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Showing 1-14 of 14 Resources
  • Seeing Single Molecules Move

    Seeing Single Molecules Move


    (1 min 40 sec) Single-molecule analysis using super-resolution microscopes reveals that transcription factors are not usually found bound to their binding sites on DNA.

  • Gleevec-Resistant Form of Kinase BCR-ABL

    Gleevec-Resistant Form of Kinase BCR-ABL


    (2 min 14 sec) Mutations in the BCR-ABL gene can cause resistance to Gleevec, but another drug, dasatinib, can be used instead.

  • Gleevec Inhibits Cancer-Causing Kinase BCR-ABL

    Gleevec Inhibits Cancer-Causing Kinase BCR-ABL


    (3 min 31 sec) The drug Gleevec binds to and inactivates BCR-ABL, a mutant kinase that causes chronic myeloid leukemia. 

  • Structure of Dengue Virus

    Structure of Dengue Virus


    (1 min 3 sec) The dengue virus's outer envelope proteins form symmetrical units and overlay the lipid envelope, capsid, and the RNA genome.

  • PPAR-delta Activation in the Muscle Cell

    PPAR-delta Activation in the Muscle Cell


    (1 min 45 sec) The PPAR-delta receptor activates certain genes in a muscle cell, resulting in the burning of fat.

  • PPAR-gamma Activation in the Fat Cell

    PPAR-gamma Activation in the Fat Cell


    (2 min 49 sec) The PPAR-gamma receptor activates certain genes in a fat cell, resulting in the storage of fat and changes in hormone levels.

  • Gleevec



    (1 min 4 sec) Gleevec is a drug designed to interfere with the stimulation of growth in leukemia cells. This 3D animation shows how this is achieved.

  • Triplet code

    Triplet code


    (1 min 8 sec) Once the structure of DNA was discovered, the next challenge was determining how the sequence of letters coded for the 20 amino acids. In theory, one or two letters can only code for 4 or 16 amino acids, respectively. A scheme using three letters, a triplet code, is the minimum necessary to encode for all the amino acids.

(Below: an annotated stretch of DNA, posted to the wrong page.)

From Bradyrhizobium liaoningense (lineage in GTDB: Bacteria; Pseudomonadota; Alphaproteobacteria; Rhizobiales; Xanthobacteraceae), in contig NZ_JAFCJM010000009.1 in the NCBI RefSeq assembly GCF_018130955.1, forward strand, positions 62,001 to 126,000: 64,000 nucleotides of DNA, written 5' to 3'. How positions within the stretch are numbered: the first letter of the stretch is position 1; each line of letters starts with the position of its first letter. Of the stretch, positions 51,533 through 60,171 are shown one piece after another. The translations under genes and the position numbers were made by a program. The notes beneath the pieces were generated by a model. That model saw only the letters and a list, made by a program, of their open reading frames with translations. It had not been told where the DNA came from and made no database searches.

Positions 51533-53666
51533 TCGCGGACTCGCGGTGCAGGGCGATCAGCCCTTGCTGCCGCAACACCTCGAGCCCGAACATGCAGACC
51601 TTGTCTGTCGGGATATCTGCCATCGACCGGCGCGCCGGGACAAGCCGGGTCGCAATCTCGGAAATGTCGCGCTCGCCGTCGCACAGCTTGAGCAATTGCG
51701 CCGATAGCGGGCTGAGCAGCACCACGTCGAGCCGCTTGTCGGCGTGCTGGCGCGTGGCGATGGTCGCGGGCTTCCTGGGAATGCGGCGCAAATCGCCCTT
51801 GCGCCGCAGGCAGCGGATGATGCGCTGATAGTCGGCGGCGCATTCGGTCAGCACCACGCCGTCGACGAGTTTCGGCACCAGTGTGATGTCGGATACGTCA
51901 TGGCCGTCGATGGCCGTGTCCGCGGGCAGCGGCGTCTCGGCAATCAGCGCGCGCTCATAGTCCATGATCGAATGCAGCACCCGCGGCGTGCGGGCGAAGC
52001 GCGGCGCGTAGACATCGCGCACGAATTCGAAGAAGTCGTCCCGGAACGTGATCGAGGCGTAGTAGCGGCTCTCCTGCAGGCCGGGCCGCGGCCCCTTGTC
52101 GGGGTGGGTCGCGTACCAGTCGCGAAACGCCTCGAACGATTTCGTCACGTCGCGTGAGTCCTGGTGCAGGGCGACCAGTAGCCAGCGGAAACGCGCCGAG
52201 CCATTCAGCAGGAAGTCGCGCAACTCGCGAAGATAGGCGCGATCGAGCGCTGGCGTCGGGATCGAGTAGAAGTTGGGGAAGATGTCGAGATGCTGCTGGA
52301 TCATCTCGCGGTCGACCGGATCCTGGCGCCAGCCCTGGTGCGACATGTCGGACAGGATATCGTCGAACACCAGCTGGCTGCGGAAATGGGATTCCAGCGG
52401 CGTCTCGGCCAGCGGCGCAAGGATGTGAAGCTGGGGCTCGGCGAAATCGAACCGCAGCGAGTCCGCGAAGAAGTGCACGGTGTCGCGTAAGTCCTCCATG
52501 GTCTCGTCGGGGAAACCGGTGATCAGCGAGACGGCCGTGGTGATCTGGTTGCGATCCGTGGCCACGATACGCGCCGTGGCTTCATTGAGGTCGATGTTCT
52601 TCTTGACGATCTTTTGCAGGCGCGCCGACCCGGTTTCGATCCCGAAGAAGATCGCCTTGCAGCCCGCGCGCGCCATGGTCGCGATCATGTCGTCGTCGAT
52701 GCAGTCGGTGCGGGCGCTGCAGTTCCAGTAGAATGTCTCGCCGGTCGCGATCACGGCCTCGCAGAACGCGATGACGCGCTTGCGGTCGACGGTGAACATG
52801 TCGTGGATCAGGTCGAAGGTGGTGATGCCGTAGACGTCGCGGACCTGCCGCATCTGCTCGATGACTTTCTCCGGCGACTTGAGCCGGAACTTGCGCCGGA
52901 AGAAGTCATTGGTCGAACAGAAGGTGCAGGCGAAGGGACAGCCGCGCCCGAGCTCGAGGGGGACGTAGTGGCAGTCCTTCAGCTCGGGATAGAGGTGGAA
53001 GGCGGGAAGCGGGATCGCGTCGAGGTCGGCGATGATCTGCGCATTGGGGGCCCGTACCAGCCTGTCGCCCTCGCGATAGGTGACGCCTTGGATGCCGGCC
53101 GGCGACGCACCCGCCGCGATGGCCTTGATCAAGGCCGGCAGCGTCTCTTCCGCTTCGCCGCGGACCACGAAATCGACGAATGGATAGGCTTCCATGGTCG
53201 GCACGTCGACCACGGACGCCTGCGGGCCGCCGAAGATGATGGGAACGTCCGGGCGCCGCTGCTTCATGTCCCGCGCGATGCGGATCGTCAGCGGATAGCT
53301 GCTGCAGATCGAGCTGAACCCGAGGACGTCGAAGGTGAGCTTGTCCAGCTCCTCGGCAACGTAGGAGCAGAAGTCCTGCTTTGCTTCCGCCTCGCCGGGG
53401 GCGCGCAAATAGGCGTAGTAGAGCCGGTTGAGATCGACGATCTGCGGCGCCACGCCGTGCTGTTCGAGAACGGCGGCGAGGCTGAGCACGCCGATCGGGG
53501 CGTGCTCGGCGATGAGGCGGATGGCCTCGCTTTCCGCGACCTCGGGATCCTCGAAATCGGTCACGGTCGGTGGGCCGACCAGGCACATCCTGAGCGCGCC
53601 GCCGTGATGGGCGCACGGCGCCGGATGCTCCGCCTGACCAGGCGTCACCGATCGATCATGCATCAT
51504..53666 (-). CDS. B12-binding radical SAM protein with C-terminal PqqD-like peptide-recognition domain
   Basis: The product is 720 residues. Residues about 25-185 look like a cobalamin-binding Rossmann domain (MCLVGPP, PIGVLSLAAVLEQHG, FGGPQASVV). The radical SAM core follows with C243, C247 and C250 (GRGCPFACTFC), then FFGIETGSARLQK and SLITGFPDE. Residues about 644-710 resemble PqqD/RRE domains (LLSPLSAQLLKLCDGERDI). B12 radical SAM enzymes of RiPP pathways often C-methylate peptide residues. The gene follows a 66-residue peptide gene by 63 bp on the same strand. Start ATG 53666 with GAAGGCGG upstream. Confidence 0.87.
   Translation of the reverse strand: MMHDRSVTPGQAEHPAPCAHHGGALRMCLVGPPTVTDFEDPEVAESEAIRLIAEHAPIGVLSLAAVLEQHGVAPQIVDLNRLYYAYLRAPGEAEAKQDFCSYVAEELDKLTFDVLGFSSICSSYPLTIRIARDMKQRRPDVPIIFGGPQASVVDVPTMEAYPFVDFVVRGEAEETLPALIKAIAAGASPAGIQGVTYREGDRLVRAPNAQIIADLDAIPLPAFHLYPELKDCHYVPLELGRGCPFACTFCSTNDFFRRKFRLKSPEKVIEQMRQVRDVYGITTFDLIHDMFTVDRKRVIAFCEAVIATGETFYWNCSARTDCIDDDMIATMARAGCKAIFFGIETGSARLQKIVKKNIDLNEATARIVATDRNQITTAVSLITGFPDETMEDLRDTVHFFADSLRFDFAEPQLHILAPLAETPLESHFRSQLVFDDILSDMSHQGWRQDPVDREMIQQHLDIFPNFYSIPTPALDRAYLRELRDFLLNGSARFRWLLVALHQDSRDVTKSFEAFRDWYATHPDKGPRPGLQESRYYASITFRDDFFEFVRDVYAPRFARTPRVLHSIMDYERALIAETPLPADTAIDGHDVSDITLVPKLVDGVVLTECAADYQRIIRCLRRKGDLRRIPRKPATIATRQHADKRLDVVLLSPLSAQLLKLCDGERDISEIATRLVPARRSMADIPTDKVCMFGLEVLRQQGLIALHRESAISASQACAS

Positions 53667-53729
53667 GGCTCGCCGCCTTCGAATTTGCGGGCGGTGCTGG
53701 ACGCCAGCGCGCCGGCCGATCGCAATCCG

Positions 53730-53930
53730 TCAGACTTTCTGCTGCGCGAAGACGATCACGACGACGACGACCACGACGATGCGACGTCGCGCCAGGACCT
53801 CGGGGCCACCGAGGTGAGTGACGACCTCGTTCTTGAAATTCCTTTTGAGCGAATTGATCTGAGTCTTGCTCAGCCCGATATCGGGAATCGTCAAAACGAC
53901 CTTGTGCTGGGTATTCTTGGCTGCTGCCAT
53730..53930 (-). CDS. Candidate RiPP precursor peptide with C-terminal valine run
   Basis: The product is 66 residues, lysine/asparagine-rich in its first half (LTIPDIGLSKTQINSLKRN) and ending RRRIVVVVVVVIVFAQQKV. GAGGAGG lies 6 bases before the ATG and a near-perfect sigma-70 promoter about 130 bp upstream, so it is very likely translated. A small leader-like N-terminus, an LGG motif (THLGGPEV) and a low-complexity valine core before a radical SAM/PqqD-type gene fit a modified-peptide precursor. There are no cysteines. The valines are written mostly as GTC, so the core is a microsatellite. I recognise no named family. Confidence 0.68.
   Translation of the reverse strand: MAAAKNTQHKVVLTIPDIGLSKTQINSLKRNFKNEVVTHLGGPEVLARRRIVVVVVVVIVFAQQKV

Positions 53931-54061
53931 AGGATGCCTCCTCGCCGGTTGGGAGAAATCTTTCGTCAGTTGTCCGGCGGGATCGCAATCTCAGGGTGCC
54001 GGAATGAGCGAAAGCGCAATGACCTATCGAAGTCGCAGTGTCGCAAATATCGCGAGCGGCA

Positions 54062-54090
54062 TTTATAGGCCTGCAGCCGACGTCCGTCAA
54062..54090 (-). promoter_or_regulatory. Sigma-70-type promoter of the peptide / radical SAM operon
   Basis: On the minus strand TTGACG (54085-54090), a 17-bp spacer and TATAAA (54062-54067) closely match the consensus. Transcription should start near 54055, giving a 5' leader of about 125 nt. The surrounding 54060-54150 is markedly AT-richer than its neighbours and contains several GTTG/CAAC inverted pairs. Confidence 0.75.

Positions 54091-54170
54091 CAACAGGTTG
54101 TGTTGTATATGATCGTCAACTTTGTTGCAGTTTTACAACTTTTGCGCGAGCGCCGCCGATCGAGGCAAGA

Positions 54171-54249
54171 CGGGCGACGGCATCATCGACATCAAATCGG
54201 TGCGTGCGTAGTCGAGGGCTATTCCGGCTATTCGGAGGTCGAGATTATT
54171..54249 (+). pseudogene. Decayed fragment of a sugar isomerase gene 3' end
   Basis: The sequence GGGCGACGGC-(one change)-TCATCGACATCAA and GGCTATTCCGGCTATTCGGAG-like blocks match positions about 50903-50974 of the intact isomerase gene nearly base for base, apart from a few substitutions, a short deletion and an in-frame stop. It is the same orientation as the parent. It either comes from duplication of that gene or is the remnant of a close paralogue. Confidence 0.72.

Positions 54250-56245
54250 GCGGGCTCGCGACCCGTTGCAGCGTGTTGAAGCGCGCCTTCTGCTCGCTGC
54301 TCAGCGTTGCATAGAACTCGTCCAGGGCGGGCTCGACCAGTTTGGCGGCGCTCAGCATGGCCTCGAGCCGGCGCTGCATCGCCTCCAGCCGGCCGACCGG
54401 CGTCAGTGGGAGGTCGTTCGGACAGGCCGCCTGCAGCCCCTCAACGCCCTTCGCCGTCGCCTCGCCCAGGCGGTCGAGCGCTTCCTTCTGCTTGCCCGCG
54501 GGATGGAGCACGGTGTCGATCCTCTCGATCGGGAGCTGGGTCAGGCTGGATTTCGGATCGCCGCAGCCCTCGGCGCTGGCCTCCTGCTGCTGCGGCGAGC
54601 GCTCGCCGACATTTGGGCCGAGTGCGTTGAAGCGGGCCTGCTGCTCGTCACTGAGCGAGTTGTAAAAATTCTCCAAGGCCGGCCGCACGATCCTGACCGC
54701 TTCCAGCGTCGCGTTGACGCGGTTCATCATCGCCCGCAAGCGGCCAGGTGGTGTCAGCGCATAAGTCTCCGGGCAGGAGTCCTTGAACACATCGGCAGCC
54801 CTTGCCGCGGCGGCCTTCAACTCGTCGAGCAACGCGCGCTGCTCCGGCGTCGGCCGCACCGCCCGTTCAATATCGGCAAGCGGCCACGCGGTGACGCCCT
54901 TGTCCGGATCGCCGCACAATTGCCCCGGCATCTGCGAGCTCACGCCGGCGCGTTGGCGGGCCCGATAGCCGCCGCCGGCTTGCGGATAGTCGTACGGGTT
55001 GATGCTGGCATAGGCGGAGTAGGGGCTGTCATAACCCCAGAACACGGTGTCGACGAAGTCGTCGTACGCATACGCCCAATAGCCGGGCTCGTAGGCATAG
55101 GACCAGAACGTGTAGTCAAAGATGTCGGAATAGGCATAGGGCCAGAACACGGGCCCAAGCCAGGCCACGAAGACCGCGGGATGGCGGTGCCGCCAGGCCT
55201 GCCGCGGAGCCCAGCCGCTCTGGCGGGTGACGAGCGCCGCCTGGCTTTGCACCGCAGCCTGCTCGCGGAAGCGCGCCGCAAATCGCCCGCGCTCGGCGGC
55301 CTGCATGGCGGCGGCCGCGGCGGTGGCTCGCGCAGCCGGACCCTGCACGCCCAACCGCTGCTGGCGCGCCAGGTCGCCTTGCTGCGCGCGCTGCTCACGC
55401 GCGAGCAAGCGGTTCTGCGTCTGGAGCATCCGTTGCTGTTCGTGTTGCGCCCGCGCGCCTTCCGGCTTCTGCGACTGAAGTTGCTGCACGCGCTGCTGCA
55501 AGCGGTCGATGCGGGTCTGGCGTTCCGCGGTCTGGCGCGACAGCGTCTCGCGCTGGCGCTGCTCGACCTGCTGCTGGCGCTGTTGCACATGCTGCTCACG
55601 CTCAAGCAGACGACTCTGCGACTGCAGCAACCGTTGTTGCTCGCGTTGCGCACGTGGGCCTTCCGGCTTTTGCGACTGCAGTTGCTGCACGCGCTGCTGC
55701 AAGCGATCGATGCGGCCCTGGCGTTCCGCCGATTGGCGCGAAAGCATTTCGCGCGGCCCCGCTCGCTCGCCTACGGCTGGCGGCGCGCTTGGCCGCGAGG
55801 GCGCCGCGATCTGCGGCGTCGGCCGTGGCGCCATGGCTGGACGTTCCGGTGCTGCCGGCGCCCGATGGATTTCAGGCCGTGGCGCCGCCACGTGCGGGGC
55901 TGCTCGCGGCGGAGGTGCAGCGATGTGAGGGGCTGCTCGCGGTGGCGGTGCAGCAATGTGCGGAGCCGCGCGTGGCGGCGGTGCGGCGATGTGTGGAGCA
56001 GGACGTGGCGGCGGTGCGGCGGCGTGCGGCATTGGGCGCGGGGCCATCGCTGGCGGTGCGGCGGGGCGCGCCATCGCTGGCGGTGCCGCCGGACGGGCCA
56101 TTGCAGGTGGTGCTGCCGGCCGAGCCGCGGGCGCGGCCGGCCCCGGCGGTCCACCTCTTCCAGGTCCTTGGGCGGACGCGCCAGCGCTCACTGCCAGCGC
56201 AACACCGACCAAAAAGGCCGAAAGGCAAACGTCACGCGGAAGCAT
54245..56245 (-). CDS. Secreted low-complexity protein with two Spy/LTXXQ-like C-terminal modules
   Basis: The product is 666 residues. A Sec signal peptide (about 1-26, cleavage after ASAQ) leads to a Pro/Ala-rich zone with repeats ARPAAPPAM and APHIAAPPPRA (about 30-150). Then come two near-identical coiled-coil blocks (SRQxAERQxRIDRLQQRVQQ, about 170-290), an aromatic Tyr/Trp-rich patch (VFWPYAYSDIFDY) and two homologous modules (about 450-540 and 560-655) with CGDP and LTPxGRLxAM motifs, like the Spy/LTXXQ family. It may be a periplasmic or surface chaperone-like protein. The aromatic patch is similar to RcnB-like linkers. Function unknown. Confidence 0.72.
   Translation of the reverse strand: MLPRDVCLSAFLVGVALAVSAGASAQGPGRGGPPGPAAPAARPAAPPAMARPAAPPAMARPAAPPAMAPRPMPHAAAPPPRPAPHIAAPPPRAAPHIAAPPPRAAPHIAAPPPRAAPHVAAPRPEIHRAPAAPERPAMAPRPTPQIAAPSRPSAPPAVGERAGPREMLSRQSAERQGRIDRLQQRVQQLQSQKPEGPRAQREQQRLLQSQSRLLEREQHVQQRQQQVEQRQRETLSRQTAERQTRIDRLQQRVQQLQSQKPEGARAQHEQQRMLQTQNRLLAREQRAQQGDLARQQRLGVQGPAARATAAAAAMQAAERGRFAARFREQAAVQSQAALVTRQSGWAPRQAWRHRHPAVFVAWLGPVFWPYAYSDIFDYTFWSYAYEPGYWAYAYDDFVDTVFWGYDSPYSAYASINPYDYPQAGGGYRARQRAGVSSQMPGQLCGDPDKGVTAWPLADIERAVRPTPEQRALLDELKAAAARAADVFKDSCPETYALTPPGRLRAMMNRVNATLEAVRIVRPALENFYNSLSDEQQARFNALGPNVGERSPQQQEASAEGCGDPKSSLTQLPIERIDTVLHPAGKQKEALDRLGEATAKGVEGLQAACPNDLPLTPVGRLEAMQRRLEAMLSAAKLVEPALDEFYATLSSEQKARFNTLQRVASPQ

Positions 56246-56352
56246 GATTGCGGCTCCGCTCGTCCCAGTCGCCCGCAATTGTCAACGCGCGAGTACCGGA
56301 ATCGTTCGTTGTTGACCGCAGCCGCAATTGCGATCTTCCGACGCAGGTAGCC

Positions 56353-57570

• DNA packaging

    DNA packaging


    (1 min 44 sec) DNA is tightly packed in the nucleus of every cell. DNA wraps around special proteins called histones, which form loops of DNA called nucleosomes. These nucleosomes coil and stack together to form fibers called chromatin. Chromatin in turn forms larger loops and coils to form chromosomes.

  • CML and Gleevec

    CML and Gleevec


    (41 sec) Chronic myeloid leukemia (CML) is caused by a mutation that leads to an abnormal protein that is always active. The drug Gleevec has a shape that fits into the active site of the abnormal protein and stops its harmful effects.

  • The Proteasome

    The Proteasome


    (1 min 44 sec) A 3D animation showing how proteins in the cell are tagged for disposal and degraded by the proteasome.

  • Myosin II Mechanism

    Myosin II Mechanism


    (57 sec) Myosin II is one of the molecules involved in furrow formation in dividing cells. This animation shows how the molecule operates, and how furrowstatin blocks the mechanism and halts division of a cell.

  • Rapamycin



    (1 min 10 sec) Rapamycin is a small molecule originally isolated from nature. It has antibiotic and immunosuppressive properties. It also allows two proteins which do not normally interact to bind together in the cell, which causes problems in the nutrient-sensing pathway.

  • Using Small Molecules to Modulate a Protein

    Using Small Molecules to Modulate a Protein


    This animation illustrates how a small molecule binds to a protein. As a result of the binding, the protein alters its shape and becomes inactivated.